In some examples, prior to pumping formation fluid in a mock-production configuration of a mini-DST, a buffer fluid can be purged from the siphon pump chimney and/or the formation tester using a purge port of the wet connect assembly. The formation tester and siphon pump chimney can be primed with formation fluid prior to dispersing formation fluid into the drill pipe from the siphon pump chimney.

In block 606, formation fluids is dispersed through orifices of the siphon pump chimney to the drill pipe containing drilling fluid. The metered dispersal of the formation fluid into the drill pipe can allow the formation fluid to enter the flow of the drilling fluid. The orifices of the siphon pump chimney can include check valves to prevent the drilling fluid from entering the siphon pump chimney. In some examples, the check valves can disperse the formation fluid within the siphon pump chimney out to the drill pipe at various heights along the siphon pump chimney. This can allow the siphon pump chimney to obtain various effective heights creating variable pressures of the formation fluid column, which in turn can affect the backing pressure on a pump and the resulting formation-fluid flow rates. In some examples, formation fluid at the top of the siphon pump chimney and at the wet connect assembly can be analyzed to detect any changes in the phase of the formation fluid. If changes in the phase of the formation fluid are detected or anticipated, the pressure value within the siphon pump chimney can be adjusted to prevent the formation fluid from phase changing.

In some aspects, systems, devices, and methods for using a siphon pump chimney with a formation tester to increase formation fluid flow rates are provided according to one or more of the following examples:

As used below, any reference to a series of examples is to be understood as a reference to each of those examples disjunctively (e.g., “Examples 1-4” is to be understood as “Examples 1, 2, 3, or 4”).

Example 1 is a system comprising: a formation tester to receive formation fluid from a fluid-bearing formation in a wellbore environment; a wet connect assembly positionable to convey the formation fluid from the formation tester to a siphon pump chimney in a drill pipe; and the siphon pump chimney having orifices to disperse the formation fluid from within the siphon pump chimney to the drill pipe.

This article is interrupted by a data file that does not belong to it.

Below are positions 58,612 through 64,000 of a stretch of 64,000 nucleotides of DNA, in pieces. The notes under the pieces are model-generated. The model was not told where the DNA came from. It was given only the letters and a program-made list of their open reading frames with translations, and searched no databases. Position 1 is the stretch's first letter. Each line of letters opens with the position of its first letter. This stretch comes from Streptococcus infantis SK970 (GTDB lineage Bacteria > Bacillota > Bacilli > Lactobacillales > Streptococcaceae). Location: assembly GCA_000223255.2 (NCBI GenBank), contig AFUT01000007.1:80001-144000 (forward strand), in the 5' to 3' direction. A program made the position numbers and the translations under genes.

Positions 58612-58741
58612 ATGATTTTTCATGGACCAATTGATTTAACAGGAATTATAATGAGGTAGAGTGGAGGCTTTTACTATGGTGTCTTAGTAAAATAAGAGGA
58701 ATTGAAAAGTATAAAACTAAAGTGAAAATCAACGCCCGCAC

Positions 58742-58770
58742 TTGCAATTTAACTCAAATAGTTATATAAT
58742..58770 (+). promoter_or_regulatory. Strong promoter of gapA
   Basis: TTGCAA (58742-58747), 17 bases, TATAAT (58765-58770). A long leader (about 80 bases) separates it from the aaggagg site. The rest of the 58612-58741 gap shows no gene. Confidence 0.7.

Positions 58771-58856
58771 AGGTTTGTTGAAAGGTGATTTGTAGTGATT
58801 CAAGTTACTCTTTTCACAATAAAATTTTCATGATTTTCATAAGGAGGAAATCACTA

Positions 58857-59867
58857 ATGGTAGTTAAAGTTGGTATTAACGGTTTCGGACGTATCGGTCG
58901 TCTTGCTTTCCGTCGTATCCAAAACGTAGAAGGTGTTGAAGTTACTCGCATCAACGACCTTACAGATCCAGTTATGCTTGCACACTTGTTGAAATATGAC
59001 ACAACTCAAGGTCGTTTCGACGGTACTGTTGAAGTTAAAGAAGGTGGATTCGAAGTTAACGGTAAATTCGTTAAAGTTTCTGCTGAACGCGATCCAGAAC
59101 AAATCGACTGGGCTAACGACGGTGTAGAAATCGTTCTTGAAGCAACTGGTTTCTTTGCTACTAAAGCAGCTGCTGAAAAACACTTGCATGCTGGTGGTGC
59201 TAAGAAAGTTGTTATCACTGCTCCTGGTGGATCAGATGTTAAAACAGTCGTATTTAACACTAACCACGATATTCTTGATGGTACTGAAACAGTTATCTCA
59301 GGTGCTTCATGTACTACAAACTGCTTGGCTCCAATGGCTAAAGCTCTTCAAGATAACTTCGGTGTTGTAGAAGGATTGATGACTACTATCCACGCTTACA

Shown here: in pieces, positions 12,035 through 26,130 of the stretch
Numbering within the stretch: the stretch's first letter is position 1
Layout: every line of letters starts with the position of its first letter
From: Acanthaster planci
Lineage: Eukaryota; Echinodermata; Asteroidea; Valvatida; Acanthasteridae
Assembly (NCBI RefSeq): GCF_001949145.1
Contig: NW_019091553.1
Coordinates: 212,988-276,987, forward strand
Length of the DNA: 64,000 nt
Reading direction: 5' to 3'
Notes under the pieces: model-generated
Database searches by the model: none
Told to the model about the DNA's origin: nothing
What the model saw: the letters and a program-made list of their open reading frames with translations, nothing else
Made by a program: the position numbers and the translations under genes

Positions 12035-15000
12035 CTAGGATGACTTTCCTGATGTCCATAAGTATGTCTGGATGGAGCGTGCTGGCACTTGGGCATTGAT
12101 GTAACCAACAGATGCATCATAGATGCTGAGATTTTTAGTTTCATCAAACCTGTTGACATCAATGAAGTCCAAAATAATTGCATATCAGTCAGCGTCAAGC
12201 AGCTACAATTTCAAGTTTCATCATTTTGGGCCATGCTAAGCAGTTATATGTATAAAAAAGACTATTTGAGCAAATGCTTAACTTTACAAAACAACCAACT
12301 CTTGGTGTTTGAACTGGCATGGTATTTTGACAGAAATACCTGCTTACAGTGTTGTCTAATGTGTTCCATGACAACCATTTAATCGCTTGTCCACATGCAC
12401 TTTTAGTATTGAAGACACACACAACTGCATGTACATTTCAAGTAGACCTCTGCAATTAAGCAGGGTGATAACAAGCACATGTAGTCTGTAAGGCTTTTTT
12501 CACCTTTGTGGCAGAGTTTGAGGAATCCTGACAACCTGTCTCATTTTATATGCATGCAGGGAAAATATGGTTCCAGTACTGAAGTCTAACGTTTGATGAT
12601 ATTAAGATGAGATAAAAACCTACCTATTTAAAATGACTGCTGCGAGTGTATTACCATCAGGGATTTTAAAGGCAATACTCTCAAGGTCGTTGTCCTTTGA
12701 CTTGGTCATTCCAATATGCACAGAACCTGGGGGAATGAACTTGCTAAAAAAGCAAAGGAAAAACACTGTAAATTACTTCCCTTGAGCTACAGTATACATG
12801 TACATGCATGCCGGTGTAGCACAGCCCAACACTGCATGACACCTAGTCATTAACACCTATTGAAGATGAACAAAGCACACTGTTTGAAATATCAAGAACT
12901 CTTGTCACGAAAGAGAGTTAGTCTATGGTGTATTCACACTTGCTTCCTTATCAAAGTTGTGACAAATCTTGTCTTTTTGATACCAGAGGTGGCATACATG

Example 2 is the system of example 1, the system further comprising: a pump to pump the formation fluid from the formation tester to the siphon pump chimney through the wet connect assembly, the pump having a flow rate of the formation fluid that increases as an effective height of the siphon pump chimney increases.

Example 3 is the system of any of examples 1 to 2, the wet connect assembly comprising: a wet connect that is couplable to a wireline, the wireline being conveyable through a seal of the siphon pump chimney; and a wet latch that is couplable to the wet connect to electrically connect the formation tester with the wireline.

Example 4 is the system of example 3, wherein the wet latch comprises: a purge port to remove buffer fluid from the siphon pump chimney and the formation tester.

Example 5 is the system of example 3, the system further comprising: coiled tubing couplable to the wet connect assembly, wherein the wireline is positionable within the coiled tubing.

Example 6 is the system of any of examples 1 to 5, wherein the orifices comprise: one or more check valves to prevent drilling fluid in the drill pipe from entering the siphon pump chimney, wherein the one or more check valves disperse the formation fluid from within the siphon pump chimney to the drill pipe at heights along the siphon pump chimney.